President Arroyo is standing firm. "Our military commanders made the right call," she told a news conference yesterday. "They made the correct call." She criticized media who called the rescue attempt "a botched job."

The U.S. government is now adding morale support to the weapons and military trainers it already sent to the country. "The heroes are the hostages, the three of them—the two who died and the one who survived—and the AFP, particularly the Scout Rangers," Ambassador Francis Ricciardone said. "No one should try to suggest that the rescue was bungled or botched in any way; these guys are heroes, they are brave and skillful. And the criminals are the Abu Sayyaf."

A study released yesterday finds that the government does discriminate against faith-based programs in the selection of groups to fund. Those groups that are funded, however, do not experience interference from the government or a loss of religious freedom.

"Working Faith" looks specifically at welfare-to-work programs in Los Angeles, Dallas, Chicago, and Philadelphia. The study, commissioned by the Manhattan Institute and the University of Pennsylvania's Center for Research on Religion and Urban Civil Society, considers 500 welfare-to-work programs and analyzes how the faith-based organizations differ from their government-run, for-profit, or secular non-profit counterparts.

Other findings include:

  • The Bush administration's faith-based initiative is merely an extension of current practice. Fifty percent of all faith-based welfare-to-work programs receive federal funds. These monies make up 50 percent of budgets of less-religious groups and 30 percent of those with deeper integration of religious elements into their work.
  • There is evidence of discrimination against faith-based groups in the disbursement of funds. For instance, 21 percent of all faith-based programs who applied for funding were turned down compared to a 7 percent ratio for secular nonprofits.
  • Only three out of 60 faith-based programs reported reducing religious practices as a result of receiving federal funds. However, nearly 40 percent of programs have an internal policy not to apply for federal funds because of such fears.

John DiIulio, former head of the White House Office for Faith-Based and Community Initiatives and now with the Manhattan Institute, told The Washington Post that the study might be the best data yet collected on faith-based organizations.

Desmond Tutu criticizes Canterbury selection process
The Archbishop of Canterbury George Carey will resign his post in October. Within the next few months, his successor will be chosen by Prime Minister Tony Blair because the Church of England is an established state church.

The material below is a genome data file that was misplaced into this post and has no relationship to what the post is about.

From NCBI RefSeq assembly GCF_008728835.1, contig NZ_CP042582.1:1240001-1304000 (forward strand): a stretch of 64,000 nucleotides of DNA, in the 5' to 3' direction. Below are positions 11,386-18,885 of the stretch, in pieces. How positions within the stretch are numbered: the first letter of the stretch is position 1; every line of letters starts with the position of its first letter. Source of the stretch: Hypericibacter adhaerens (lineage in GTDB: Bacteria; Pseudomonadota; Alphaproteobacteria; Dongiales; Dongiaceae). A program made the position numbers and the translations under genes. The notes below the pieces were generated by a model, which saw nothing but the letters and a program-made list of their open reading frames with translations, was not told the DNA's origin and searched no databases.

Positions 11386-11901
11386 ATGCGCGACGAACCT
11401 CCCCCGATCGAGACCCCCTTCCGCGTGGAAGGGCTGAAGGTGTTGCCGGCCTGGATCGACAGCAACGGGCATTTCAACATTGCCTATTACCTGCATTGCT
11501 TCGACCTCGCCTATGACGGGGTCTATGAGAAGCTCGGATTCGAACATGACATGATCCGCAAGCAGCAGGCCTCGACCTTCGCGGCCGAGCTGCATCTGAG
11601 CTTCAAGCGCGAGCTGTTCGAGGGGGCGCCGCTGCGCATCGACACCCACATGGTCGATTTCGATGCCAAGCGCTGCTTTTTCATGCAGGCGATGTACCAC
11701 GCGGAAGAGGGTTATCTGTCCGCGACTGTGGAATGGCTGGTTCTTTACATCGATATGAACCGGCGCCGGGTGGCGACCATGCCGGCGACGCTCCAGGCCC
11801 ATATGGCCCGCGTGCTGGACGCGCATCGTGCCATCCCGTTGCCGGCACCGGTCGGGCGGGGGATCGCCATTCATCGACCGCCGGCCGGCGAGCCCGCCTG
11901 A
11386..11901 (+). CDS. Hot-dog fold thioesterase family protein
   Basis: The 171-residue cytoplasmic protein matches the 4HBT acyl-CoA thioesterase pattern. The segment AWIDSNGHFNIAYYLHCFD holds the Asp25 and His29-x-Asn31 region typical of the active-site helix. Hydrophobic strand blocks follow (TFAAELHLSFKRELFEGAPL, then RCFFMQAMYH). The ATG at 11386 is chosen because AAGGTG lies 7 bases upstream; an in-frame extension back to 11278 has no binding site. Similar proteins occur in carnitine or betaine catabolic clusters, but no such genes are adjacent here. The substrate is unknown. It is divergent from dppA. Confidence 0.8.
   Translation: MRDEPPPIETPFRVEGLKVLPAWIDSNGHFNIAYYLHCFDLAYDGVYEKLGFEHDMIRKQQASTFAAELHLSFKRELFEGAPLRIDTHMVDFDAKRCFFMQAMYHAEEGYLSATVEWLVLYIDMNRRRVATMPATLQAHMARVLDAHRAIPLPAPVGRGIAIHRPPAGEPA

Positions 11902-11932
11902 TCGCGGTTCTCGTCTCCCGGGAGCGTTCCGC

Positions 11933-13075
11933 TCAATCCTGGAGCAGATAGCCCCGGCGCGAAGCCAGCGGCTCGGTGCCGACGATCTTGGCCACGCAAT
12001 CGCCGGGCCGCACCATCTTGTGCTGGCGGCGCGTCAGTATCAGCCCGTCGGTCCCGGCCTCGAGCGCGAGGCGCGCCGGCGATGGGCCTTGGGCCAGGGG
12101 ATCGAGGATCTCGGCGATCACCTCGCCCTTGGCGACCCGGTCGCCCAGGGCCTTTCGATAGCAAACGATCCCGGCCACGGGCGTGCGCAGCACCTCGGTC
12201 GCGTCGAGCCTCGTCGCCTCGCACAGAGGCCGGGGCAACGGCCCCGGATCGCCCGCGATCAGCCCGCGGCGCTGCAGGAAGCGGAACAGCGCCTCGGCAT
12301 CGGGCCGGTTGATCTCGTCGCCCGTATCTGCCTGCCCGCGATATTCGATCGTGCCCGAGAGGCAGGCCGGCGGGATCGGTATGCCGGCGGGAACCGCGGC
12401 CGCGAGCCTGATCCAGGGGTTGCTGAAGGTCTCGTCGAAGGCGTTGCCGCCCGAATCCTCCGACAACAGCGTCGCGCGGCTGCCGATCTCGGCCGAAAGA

Although not obligated to take the church's recommendations, the Crown Appointments Commission provides the prime minister with two candidates to consider. The Queen of England ratifies the decision.

Archbishop Desmond Tutu yesterday called the process "arcane" and is asking the Church of England to cut the state's "apron strings" and select its own leader.

Tutu also called for the selection process to be widened beyond England to open the possibility of an African or Asian Archbishop of Canterbury. However, Tutu is currently backing the Archbishop of Wales Rowan Williams for the job. "For my money the Archbishop of Wales really towers head and shoulders above any of the other people," Tutu said yesterday.

More articles

Conflict in the holy land:

  • Israeli army reportedly blew up church | Local officials in the village of Aboud, near Ramallah, say an ancient church called Santa Barbara was destroyed on Friday night (Reuters)
  • How to bless Israel | Why do we evangelicals think support for Israel is the main thing on God's list of priorities? (Richard Mouw, Beliefnet)

Christian merchandise:

  • Jesus statues got game | Inspirational figurines depict Christ as sports guru for kids (San Francisco Chronicle)
  • Are You Laughing With Me, Jesus? | Salt and pepper shakers resembling nun dolls, key chains with miniature Bibles, Jesus action figures and Virgin Mary tank tops are crowding retail shelves — promoted by merchants who subscribe to the credo that one person's object of devotion may be another's kitsch. (The New York Times)

Other stories of interest:

  • Archbishop warns of resurgent bigotry | The trend towards secularism which had defined recent western history was now in retreat before resurgent religious bigotry and could also create a society whose priorities were "making the trains run on time—whether they are going to Eden or Auschwitz", according to the Archbishop of Wales. (The Guardian, London)
  • My wondrous cross | John Newbury explains why he wears a cross. (The Guardian, London)